I got the news yesterday that my dad had passed away. I got upset about this of course, but as I sat chatting to my partner last night I began to realise that a friend’s advice who was with me when I got the phone call had a good deal of truth in it. She had advised me to celebrate his life with memories of the good things I’d received from him. That evening I came to the conclusion that one of the great gifts he’d given me was his complete and utter indifference to the things that really mattered to me. Let me explain.
Like most males of my acquaintance I realised early that I was a bit of a disappointment to my father: I did try but I was a complete ass a football, judo, cricket, gymnastics, scouts, sailing and a number of other ourdoorsy, “rugged” pursuits. Dad being a “pommie” immigrant, it is of course the round ball version of football that I’m referring to. Listing his interests like this, I realise I’m probably creating the impression I was raised by an English version of Vladimir Putin, however nothing could be further from the truth. Dad was a good man who worked hard, was quick to laugh, verbally witty and quite possibly the smartest man I’ve ever met. He was also accident prone, emotionally awkward and the possessor of a spectacularly foul temper on very rare occasions. I’ll leave it to those who know me to judge which of these traits I inherited 🙂 I wouldn’t say I spent my childhood years striving to please my father but I’ve come to realise that I did spend a fair bit of my youth being placed in one activity after another in the vain hope that I’d excel at something, anything, physical. As I say I did try but I simply wasn’t interested in most sports and after playing Rugby Union for 4 or 5 years I also worked out that many of them hurt, a lot! 🙂
Of course, as is the way with these things, my father was completely indifferent to the things I was really interested in which could fairly be described as books, trains and wanting to play the guitar like Jimmy Page. I have a very vivid memory of him making fun of my early efforts at learning the guitar: dancing about humming “Little Brown Jug” which happened to be the song I was labouring over from the Mel Bay guitar book. Did this have an impact? Well I gave up most activities he pushed me into after about 18 months but I kept up my guitar lessons, playing in bands and dreaming of lead guitar glory for something like 15 years. Maybe he did have some part to play.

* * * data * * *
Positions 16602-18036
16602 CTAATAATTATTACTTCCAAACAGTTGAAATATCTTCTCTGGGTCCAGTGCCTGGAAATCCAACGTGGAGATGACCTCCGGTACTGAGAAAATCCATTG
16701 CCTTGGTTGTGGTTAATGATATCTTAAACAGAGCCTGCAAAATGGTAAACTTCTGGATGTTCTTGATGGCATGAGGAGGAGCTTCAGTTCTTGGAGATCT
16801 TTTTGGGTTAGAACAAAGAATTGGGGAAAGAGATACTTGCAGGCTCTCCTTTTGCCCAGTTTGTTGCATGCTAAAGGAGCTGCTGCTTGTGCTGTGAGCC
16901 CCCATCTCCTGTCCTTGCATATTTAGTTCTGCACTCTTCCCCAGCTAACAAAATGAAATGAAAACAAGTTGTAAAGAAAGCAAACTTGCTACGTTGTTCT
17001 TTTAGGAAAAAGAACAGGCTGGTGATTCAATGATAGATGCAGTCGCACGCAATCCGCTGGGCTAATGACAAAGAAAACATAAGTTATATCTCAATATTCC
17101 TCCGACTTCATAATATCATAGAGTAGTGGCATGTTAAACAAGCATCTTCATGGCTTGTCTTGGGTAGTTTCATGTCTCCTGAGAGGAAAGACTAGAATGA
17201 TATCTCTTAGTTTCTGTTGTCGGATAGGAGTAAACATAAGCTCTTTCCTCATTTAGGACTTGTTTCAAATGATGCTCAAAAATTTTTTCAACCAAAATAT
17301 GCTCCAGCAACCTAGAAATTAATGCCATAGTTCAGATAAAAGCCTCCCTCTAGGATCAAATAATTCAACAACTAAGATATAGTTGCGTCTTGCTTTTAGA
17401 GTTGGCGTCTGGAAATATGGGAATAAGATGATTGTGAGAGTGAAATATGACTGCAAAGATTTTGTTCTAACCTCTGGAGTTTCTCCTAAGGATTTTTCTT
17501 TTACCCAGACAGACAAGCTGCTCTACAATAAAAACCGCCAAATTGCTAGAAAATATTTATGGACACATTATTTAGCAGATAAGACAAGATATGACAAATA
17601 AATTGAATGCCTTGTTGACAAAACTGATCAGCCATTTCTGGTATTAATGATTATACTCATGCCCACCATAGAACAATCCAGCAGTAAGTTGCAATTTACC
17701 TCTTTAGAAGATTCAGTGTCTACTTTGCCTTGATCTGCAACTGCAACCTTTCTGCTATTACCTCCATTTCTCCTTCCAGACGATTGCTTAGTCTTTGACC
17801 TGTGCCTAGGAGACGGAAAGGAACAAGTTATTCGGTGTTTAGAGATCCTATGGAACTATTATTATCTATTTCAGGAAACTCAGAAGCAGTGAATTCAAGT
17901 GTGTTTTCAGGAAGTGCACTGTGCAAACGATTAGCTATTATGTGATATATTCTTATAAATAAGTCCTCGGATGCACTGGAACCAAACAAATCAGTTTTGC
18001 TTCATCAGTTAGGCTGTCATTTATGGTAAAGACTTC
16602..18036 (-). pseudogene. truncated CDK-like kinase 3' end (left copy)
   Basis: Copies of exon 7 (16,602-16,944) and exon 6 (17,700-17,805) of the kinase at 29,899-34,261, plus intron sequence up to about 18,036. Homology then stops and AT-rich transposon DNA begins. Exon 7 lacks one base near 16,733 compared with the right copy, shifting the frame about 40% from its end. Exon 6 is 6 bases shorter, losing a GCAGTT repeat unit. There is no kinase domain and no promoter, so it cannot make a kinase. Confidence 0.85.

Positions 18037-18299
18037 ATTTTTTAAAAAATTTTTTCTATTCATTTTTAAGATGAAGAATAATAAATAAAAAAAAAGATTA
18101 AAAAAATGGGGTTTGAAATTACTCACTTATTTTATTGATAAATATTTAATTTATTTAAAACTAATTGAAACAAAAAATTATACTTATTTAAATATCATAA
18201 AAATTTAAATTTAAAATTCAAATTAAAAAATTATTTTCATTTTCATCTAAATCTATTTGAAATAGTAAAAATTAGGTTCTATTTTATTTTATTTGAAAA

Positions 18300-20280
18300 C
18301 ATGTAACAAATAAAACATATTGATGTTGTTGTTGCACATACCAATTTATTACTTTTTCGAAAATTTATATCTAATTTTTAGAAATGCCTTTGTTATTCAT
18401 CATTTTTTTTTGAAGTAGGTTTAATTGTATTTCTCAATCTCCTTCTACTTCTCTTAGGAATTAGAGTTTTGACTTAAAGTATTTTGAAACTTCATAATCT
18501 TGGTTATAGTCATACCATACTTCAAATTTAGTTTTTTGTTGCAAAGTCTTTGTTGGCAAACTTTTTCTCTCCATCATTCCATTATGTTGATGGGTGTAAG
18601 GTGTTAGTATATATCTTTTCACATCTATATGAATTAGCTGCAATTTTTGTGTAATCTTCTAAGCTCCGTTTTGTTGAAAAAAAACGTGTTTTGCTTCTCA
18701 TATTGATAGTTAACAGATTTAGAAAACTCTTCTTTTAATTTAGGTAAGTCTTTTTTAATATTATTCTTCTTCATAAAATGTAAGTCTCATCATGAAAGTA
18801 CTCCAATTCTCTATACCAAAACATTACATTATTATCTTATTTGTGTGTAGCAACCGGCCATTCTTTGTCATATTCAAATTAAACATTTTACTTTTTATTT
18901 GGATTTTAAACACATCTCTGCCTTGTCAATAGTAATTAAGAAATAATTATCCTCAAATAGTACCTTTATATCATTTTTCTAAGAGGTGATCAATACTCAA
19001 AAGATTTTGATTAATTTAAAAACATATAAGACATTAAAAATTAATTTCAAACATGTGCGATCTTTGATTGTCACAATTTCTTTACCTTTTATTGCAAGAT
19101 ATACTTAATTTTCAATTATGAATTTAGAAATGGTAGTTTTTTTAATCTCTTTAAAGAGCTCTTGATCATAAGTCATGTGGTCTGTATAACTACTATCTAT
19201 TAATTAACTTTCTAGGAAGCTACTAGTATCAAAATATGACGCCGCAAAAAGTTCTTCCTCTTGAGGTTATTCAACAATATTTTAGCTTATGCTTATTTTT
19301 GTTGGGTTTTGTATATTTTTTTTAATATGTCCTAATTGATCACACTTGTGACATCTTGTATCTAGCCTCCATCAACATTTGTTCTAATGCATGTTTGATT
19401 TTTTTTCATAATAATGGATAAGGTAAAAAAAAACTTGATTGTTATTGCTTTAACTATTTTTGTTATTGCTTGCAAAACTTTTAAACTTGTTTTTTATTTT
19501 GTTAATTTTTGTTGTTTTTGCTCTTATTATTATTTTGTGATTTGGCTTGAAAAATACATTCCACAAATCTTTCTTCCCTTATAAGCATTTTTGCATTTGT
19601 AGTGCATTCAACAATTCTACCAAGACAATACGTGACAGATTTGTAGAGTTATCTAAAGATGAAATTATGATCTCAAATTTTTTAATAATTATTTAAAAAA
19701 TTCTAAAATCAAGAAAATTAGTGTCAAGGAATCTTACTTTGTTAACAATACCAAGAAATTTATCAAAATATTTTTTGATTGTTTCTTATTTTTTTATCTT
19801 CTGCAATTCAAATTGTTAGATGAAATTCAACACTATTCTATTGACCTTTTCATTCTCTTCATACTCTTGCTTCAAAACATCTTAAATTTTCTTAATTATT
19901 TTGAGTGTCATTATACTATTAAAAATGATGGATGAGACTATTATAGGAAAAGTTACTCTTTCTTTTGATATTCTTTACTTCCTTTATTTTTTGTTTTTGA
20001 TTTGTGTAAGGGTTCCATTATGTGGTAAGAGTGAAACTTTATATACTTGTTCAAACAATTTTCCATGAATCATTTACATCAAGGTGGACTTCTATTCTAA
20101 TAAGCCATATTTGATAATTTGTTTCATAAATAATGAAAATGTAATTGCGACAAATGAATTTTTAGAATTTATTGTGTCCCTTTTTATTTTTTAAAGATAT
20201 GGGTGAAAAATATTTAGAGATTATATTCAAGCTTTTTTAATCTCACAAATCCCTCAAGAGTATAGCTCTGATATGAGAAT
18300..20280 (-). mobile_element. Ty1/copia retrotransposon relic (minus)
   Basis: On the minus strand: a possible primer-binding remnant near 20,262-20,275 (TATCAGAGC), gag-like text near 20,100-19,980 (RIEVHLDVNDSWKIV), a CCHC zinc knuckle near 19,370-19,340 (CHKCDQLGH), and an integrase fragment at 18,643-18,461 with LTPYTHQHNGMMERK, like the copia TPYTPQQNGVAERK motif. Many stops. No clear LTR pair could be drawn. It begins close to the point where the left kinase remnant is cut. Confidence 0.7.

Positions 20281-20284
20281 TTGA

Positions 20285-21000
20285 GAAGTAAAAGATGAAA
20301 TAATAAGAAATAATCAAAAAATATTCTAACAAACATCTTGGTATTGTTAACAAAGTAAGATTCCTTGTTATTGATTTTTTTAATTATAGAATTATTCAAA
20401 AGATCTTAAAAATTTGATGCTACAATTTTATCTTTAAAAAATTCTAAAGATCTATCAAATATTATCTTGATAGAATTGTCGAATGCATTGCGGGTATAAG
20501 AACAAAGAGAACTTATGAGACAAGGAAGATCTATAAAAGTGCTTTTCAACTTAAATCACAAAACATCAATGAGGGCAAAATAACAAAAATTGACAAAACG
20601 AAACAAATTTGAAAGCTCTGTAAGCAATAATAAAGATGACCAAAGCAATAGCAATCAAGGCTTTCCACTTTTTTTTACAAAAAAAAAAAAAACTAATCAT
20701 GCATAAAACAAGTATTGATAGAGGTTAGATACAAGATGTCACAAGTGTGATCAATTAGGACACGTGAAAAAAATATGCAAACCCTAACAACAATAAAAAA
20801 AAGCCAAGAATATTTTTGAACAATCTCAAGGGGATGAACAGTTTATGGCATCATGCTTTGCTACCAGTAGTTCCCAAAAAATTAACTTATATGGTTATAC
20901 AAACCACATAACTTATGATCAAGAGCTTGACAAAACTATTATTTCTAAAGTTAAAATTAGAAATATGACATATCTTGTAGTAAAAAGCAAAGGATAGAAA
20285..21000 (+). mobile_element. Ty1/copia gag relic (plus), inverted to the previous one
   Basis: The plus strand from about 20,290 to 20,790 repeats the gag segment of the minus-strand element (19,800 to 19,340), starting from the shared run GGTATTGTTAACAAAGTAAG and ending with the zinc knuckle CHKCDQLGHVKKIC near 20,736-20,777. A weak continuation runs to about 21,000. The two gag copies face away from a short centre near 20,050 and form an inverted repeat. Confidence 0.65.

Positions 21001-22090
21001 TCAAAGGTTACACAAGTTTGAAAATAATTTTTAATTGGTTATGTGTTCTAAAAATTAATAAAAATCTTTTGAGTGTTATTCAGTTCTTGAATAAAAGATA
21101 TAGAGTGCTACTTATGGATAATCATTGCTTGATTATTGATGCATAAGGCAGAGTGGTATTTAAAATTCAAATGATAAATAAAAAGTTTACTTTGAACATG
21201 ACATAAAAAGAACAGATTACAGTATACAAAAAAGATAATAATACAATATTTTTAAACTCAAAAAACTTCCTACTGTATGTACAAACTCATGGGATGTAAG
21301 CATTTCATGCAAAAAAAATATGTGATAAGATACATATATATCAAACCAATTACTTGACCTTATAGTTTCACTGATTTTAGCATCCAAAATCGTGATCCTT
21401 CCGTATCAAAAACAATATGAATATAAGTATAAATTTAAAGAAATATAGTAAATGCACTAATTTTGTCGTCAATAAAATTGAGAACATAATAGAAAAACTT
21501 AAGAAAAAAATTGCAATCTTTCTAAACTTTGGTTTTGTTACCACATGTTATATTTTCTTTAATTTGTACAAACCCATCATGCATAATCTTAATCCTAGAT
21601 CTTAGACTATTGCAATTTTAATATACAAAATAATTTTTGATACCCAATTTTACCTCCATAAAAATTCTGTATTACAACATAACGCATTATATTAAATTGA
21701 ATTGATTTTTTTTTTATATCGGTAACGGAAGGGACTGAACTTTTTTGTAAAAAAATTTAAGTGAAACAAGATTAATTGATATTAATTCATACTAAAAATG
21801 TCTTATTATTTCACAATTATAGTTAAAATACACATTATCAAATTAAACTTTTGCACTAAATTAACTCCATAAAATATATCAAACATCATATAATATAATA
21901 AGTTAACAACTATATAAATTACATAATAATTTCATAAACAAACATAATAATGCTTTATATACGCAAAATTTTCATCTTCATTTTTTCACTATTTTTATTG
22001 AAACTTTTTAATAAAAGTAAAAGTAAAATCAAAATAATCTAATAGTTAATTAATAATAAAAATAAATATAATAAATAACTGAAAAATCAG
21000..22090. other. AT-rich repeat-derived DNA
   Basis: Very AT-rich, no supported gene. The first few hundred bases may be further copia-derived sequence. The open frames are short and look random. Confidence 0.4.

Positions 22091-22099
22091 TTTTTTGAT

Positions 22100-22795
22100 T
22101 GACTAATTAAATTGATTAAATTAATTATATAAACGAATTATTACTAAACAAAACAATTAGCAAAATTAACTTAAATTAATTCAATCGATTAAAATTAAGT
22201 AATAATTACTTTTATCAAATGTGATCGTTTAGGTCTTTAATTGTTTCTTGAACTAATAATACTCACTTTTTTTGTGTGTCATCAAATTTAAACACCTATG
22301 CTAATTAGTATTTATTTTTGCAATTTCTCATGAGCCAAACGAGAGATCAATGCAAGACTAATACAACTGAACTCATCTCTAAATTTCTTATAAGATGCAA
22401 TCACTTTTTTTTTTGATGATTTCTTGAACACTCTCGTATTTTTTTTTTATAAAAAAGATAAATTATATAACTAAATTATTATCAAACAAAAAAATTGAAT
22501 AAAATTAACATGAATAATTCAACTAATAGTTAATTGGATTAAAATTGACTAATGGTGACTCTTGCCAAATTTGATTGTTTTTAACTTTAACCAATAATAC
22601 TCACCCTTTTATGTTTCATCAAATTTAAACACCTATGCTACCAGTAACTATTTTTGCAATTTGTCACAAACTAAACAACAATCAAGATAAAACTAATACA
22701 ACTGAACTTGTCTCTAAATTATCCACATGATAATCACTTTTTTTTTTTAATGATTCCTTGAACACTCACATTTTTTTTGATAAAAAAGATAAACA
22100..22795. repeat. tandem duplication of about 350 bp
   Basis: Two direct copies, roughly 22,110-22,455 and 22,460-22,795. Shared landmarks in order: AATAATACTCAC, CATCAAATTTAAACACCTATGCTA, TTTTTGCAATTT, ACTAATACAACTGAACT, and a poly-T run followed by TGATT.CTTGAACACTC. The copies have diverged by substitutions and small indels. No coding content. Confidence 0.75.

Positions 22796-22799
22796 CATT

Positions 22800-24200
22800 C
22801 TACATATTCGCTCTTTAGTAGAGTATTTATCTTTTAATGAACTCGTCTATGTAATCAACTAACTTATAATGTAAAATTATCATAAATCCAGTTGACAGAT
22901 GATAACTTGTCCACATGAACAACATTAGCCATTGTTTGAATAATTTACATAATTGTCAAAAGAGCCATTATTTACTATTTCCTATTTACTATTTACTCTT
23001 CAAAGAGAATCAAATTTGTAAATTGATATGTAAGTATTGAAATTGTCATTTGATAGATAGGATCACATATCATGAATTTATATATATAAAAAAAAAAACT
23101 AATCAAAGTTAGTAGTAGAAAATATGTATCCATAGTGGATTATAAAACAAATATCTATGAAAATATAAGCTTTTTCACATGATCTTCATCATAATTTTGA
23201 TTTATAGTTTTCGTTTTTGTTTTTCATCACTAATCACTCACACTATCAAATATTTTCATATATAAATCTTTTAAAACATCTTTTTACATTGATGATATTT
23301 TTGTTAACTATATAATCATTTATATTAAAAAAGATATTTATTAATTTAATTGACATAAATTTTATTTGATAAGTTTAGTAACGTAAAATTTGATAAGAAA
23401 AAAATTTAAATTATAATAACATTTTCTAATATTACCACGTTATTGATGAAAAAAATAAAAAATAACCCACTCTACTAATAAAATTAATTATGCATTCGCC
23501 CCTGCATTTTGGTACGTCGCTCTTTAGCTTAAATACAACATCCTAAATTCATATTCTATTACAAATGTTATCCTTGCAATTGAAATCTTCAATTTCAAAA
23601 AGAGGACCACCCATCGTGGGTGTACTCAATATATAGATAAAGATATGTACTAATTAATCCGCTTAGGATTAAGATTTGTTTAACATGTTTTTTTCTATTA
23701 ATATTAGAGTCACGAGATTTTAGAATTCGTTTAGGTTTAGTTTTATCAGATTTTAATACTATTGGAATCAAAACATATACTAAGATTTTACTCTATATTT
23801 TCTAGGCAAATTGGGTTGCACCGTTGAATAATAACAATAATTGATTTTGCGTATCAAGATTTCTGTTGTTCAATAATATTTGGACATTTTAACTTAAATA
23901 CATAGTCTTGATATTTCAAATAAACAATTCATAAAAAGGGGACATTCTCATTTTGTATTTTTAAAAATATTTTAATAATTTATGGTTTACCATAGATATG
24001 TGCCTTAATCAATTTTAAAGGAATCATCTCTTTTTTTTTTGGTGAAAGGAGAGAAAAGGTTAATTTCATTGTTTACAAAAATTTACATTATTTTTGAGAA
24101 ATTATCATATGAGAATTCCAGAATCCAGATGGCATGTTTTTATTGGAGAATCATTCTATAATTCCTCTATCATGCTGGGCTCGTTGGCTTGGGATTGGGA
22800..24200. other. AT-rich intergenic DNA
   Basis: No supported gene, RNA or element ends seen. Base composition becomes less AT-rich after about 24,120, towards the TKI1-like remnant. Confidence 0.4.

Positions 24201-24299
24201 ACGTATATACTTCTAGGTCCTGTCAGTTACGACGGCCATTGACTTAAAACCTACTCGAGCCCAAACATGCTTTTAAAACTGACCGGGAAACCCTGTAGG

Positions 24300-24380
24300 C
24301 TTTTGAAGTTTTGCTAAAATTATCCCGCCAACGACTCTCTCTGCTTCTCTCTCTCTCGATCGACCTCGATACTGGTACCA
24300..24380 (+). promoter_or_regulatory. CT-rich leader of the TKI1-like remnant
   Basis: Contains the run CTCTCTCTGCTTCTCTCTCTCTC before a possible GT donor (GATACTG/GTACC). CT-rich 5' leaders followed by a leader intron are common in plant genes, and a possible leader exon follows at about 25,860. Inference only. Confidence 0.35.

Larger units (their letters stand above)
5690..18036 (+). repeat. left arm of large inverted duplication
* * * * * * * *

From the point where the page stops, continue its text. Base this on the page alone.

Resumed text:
I’ve been involved in the hobby of model trains as an adult for something like 25 years. For all of that time I’ve been reading model train magazines and one constant throughout all that reading is the number of times hobbyists have mentioned they got their start from the gift of a train set, a father or uncle who worked for the railways or a father/grandfather who had a layout. Not me. My father was utterly indifferent to my interest in model trains, planes and tanks. In fact if he’d been asked I’m not sure he’d have been even faintly aware that I spent a great of my youth assembling kits, painting tiny figures and helping my friends set up circles of train track on which we could run trains. For me trains were something magical that happened on the concrete floor of a friend’s garage. My family didn’t have the money for either the trains or the garage. So my dad didn’t see the hours I spent on my knees crawling about on the floor, the intense concentration I’d devote to these pursuits or the amount of pure enjoyment I gained from seeing a train finally make a circle around the track we’d built. Who knows, with even a fraction of that devotion devoted to soccer the world may have had another David Beckham on its hands, but I doubt it! 🙂
Older men in our hobby are sometimes heard to bemoan the lack of interest a younger generation has in model railways: they ponder how the young can be attracted to the hobby and what we should be doing about getting them involved. If my experience is any guide I would suggest that the best way to get young people into the hobby is to either belittle it in front of them or to be completely oblivious to any interest they do show in it. Is the future of model railways benign neglect? Perhaps I exaggerate, just a little bit 🙂